Monday of the Fourth Week in Ordinary Time
(II Samuel 15:13-14.30.16:5-13; Mark 5:1-20)
“The Son of Saul” recently premiered in the United States. It retells the story of the holocaust on the big-screen perhaps for the several hundredth time. Of course, it has a new perspective -- showing the ordeal of giving a ritual burial in Auschwitz. Yet it raises the question whether another movie exposing the genocide of Jews is necessary. Today’s first reading hints at an answer to the question.
King David is being betrayed by his son Absalom. He has racked much ruthlessness in solidifying the Jewish people. Now he has to pay the price of his sins. He finds the people drifting to Absalom a man of David’s prowess but not his cunning. David does not hide his faults. He even refuses to stop a crazed man from proclaiming them in public.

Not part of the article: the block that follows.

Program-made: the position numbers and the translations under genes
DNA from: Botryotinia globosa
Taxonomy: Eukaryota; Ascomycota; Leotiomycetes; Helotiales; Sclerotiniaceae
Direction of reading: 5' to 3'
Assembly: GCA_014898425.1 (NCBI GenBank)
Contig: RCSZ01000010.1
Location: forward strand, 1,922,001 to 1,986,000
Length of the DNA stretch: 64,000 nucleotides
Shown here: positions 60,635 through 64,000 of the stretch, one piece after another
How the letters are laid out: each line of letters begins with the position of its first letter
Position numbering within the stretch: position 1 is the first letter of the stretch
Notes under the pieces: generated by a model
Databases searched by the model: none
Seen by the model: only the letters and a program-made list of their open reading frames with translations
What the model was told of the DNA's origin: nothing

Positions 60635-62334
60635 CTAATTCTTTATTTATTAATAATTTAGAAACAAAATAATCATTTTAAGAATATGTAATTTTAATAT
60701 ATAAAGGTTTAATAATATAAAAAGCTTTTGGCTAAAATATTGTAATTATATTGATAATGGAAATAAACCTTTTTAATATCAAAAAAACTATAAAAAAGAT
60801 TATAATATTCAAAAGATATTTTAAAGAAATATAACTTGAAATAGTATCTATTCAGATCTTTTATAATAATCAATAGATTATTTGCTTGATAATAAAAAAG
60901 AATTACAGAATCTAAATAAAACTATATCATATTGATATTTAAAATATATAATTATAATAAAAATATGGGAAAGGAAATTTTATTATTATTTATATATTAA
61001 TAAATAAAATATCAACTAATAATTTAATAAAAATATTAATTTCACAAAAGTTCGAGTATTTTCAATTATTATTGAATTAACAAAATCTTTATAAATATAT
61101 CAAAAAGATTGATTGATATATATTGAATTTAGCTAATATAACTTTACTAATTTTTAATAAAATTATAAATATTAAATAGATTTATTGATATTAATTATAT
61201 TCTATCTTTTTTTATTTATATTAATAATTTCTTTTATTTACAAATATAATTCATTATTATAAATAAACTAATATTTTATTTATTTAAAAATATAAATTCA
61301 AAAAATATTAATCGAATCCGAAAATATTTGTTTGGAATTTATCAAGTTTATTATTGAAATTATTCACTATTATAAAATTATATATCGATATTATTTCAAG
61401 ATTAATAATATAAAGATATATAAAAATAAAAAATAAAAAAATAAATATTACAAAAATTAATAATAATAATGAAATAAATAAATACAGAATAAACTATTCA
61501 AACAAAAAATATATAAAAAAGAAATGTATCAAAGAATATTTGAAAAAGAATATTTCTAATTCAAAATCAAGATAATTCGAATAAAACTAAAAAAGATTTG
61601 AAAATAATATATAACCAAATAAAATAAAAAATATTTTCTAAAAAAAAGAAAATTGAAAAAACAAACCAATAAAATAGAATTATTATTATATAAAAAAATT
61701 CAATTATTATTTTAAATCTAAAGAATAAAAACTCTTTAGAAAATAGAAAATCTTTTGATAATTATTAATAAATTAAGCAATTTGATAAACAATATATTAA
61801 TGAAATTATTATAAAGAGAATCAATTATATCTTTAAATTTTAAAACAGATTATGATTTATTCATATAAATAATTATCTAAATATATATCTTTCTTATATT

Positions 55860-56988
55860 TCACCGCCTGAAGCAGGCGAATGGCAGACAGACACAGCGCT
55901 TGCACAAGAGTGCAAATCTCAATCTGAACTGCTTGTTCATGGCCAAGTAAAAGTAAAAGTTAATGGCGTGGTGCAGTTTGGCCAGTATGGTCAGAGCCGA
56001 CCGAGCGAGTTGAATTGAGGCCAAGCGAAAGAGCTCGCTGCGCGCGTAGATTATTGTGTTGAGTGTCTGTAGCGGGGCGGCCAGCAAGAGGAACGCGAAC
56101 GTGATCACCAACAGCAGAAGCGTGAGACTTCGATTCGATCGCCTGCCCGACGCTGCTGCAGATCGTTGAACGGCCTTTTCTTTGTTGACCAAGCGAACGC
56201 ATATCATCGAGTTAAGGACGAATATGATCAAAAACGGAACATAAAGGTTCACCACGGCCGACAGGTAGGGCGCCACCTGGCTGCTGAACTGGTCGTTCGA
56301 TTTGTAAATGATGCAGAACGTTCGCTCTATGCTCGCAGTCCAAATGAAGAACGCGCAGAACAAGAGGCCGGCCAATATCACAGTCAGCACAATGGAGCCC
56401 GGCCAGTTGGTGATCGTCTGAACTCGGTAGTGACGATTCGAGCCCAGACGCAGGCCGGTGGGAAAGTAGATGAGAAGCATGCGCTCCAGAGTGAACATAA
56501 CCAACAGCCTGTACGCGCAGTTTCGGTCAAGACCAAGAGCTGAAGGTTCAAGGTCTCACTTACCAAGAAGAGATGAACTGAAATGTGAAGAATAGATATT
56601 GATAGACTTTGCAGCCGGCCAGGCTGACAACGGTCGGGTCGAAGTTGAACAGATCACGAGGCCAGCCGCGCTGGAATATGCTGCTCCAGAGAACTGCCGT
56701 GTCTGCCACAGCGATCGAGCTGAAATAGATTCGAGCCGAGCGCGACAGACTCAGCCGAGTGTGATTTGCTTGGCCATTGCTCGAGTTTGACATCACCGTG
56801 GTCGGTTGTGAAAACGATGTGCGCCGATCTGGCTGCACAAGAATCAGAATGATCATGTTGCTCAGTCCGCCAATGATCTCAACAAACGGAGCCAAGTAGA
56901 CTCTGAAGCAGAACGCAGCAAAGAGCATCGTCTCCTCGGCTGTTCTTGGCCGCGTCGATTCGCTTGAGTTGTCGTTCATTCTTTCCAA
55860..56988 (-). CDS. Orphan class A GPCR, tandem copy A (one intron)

Egregious sins like David’s in his time and the twentieth century holocaust must be recollected. They indicate the evil which humans are capable of perpetrating. They also glimpse at what forgiveness after contrition brings. David will die in bed. Germans are the most reluctant people in Europe to experiment with physician-assisted suicide. These stories tell more than good coming out of evil. They show the need for repentance and reliance on God’s mercy.